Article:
At a recent dinner I had with friends, an ardent atheist and a member of the clergy rehashed an argument that most of us are familiar with:
Believing in God is an inexcusable lapse — said one person — a blatant retreat from the obvious advances of science. So religion and God properly belong with superstition in the trash-heap of history.
The other countered that such a position is based on a naive misunderstanding of God and religion. There is no conflict between God and science, or between religion and modernity. It’s ignorance that makes some people think they have to choose.
The first person retorted that he knew exactly what God was. It was the clergy member, he said, who was trying to redefine God in a last-ditch effort to salvage religion.
And so it went: God isn’t a white-bearded magician in the sky. No, it’s worse: God is a vindictive and petty tyrant. God is the source of morality. Atheists don’t need God to be moral. That’s because atheists learned about morality from religion. Religion is the root of all evil. What about Stalin? There are evil priests, too. And on, and on.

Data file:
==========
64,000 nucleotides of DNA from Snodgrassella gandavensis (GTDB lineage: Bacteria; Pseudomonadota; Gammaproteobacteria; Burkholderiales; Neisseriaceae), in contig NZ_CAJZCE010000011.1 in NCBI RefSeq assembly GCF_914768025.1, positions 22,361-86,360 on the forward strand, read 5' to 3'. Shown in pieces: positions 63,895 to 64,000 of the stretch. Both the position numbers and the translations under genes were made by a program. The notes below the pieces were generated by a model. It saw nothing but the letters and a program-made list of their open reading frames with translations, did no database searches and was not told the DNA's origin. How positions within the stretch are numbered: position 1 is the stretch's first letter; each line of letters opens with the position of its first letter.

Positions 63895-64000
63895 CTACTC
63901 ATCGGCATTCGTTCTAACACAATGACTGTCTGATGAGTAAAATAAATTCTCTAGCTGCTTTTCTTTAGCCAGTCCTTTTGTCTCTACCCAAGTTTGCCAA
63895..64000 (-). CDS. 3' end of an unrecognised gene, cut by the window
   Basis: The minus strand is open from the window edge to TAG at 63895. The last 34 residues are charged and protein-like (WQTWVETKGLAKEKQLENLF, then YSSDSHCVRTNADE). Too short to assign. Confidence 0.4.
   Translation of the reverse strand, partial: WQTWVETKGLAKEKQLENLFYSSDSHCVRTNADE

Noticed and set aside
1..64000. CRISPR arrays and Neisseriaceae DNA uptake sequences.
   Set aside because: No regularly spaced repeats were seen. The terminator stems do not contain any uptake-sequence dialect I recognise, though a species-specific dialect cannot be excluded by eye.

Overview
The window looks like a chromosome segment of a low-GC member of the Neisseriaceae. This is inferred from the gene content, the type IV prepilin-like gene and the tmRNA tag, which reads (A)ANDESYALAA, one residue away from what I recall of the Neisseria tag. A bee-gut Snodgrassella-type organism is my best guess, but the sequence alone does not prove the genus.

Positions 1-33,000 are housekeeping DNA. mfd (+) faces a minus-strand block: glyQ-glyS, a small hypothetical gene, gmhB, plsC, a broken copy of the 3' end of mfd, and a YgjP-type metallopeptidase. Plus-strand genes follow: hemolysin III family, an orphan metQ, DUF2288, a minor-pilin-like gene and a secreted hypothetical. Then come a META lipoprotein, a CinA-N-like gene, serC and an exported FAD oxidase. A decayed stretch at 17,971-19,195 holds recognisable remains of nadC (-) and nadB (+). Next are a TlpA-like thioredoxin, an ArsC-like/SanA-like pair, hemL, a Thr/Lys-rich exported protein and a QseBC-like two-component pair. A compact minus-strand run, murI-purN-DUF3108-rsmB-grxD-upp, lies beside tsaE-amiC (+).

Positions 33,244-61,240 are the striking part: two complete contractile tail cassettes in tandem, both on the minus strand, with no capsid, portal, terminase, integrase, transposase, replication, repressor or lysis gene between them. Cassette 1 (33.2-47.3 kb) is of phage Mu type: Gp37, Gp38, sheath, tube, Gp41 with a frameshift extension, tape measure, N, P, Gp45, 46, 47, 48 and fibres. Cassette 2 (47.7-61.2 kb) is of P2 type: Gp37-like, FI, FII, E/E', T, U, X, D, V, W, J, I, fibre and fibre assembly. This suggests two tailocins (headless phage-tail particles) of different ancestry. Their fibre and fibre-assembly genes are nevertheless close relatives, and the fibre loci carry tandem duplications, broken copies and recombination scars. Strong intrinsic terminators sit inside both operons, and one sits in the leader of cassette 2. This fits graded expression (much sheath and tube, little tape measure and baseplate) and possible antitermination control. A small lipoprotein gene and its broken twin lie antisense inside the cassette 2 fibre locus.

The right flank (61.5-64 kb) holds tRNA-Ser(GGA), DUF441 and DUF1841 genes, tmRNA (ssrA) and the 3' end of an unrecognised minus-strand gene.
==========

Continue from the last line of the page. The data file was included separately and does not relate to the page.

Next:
Though it had the structure of a conversation, it was, in fact, two tirades, with each interlocutor underscoring sometimes valid observations, but neither one listening to the other, with the result that each one walked away in bewilderment: How could anyone believe that?!
Episodes such as these have become commonplace, bringing the din of confusion and misunderstanding to dinner parties and on-line forums, to prime-time television and even legislative bodies.
“The God Confusion” is a start at turning tirades like these back into a productive conversation. I hope you’ll add your voice.